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Voter Suppression and the Specter of a New American Apartheid

Voting is a sacred right. For African Americans, effort by state lawmakers to make it harder evoke memories of the violence, pain and dehumanization of the Jim Crow era.

civil rights march 1963
"A vote is a kind of prayer for the kind of world we desire for ourselves and our children." Those were the words of Raphael Warnock, the first Black U.S. senator from Georgia, in his maiden floor speech last week. Against the backdrop of his passionate plea for strengthening voting rights are legislative efforts in more than 40 states to make it harder for people to vote: at least 250 bills at last count. It's not far-fetched to view these efforts as signaling a desire to return to a form of American apartheid aimed at permanently instituting minority rule.

As state policymakers debate the various bills, it will be important for them to keep in mind that many of their constituents of all races fought, and some of them died, for the precious right of all citizens to vote. It hasn't been that long since the voting franchise was affirmed through the Civil Rights Act of 1964 and the Voting Rights Acts of 1965. For African Americans, the wounds of nearly a century of voter suppression have yet to fully heal.

The stakes for democracy couldn't be higher as the nation struggles to understand the changes that occurred over the past four years in a country that many believe was on the verge of becoming an authoritarian state. It seems obvious that the current attacks upon the voting rights of minorities and Democrats are a direct reaction to the former president's party losing control of the White House and both chambers of Congress, as he insisted — and continues to insist — that mass voter fraud occurred in battleground states with large populations of people of color.

Public officials born before the passage of the Civil Rights Act should remember the blood that flowed through the streets, on bridges, in state capitols and city halls, and across this country as Black citizens attempted to register to vote. One only hopes that the newer generation of public officials are not too young or too detached from the violence, pain and dehumanization of the Jim Crow era to care about how voter disenfranchisement hurt so many citizens and injured our democracy.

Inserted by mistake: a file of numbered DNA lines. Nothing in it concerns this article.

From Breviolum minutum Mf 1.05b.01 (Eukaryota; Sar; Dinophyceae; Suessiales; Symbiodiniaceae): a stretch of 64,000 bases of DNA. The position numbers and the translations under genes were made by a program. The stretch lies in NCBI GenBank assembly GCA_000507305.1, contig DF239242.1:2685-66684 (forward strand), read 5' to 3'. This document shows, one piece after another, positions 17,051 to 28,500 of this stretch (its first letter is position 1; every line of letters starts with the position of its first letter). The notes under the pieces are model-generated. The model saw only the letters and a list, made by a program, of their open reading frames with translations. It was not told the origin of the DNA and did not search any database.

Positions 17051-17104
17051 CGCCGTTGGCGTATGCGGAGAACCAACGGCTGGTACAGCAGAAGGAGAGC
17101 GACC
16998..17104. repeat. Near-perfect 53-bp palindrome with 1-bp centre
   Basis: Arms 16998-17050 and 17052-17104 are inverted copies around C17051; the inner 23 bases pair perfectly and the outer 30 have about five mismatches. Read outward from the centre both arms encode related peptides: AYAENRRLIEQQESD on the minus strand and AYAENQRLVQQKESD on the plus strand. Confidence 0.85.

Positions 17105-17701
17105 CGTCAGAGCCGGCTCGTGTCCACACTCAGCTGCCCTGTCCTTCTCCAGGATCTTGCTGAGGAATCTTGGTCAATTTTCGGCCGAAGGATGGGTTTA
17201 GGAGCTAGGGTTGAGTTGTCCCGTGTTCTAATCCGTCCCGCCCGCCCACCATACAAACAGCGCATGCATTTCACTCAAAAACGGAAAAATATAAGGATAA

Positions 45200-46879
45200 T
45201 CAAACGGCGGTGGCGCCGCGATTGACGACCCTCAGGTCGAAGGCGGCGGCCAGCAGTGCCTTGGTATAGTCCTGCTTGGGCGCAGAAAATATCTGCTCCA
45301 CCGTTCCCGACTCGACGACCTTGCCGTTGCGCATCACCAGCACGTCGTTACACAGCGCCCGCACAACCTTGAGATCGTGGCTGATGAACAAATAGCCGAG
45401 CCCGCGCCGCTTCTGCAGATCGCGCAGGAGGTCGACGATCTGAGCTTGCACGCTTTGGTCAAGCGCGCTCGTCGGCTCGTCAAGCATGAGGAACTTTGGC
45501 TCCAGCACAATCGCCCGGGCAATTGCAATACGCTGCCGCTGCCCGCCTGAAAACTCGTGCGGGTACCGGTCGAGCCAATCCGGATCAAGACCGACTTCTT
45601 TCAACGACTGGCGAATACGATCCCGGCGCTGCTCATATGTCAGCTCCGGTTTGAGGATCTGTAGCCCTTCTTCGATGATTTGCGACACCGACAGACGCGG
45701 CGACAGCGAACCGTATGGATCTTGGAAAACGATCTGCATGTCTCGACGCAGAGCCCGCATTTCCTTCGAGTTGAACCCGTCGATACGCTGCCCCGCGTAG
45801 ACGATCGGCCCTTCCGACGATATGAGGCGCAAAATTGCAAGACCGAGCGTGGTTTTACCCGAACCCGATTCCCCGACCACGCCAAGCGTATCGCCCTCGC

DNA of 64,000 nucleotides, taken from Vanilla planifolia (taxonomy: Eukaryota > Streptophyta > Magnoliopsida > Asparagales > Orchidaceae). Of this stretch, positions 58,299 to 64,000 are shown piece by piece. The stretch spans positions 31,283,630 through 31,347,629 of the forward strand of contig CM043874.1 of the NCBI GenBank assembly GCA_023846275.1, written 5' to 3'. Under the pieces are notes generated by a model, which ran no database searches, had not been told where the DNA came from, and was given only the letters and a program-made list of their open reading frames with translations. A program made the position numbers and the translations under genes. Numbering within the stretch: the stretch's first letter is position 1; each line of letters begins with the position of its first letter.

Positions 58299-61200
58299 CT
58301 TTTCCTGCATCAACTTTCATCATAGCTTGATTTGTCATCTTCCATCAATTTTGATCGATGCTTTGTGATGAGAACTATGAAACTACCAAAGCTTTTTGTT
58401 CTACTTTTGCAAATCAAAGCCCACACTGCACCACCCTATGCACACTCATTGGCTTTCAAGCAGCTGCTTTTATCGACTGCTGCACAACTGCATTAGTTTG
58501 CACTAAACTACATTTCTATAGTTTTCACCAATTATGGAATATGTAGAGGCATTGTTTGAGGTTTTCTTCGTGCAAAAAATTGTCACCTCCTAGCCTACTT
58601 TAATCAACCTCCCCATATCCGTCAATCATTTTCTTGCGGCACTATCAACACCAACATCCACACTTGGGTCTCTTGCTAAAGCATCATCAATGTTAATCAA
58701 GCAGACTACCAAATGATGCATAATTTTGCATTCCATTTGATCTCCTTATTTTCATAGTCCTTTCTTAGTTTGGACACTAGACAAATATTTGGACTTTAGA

Surely, no one who remembers or experienced those days of American apartheid would want to take us back to them. Still, many of the bills introduced in statehouses this year harken back to the time of poll taxes, literacy tests and voter intimidation. One bill in Georgia would even make it illegal to offer water and other refreshments to citizens standing in long lines on hot days waiting to cast their ballots. This proposal is not only undemocratic, it is also immoral.

As an African American who grew up in the Jim Crow state of Missouri in the 1950s and 1960s, I remember the harsh realities of segregation and voter suppression. Our neighborhoods and schools were racially segregated for most of the formative years of my life. I recall as a young boy accompanying my mother to fast-food restaurants where we had to go to the back doors to be served. Down the street from where I lived, a diner would not serve Blacks inside the facility; we had to order from an outside window, pay in advance and wait in the rain or snow. The entire system of Jim Crow was built and maintained on the foundation of voter suppression. And it was in this atmosphere of official apartheid that the memories were painfully fresh of Blacks being lynched and other forms of violence being visited upon "uppity Negroes" for what whites perceived as acts of disrespect.

These experiences and memories are still on my mind. They still hurt; they trigger traumatic responses; and they were propped up for years by politicians who failed to serve our interests but who we could not vote out of office because of voter suppression.

Because many of us have lived with the trauma of racialized violence for most of our lives — particularly in those days when we were attempting to vote and obtain other forms of social and legal equality — we believe that voting is a sacred right not to be trivialized and reduced to a tactic for aiding one's political party to remain in power.

My own experiences as an elected official and candidate for office have informed my perspective on these issues. Several decades ago, I served as a member of the Atlanta City Council for two terms, only to give up a relatively safe seat to challenge the president of the council. I lost that race, and it hurt. But as sad as I was to lose, I took solace in knowing that the citizens had spoken through a truly democratic process. I didn't create excuses for losing or attempt to change the rules to try to make it easier for me to win the next time around. My pride prevented me from doing anything that might be perceived as cheating or giving myself an unfair advantage.

Where is the pride of some of our elected officials today? Where is their sense of civic responsibility, their commitment to building out our democracy? When did the value of winning at all cost become so prevalent?

As we approach this year's election season, public officials and voters alike should keep in mind the often-quoted words of theologian Reinhold Niebuhr, words that Sen. Warnock reminded us of last week: "Humanity's capacity for justice makes democracy possible, but humanity's inclination to injustice makes democracy necessary."

Governing's opinion columns reflect the views of their authors and not necessarily those of Governing's editors or management.


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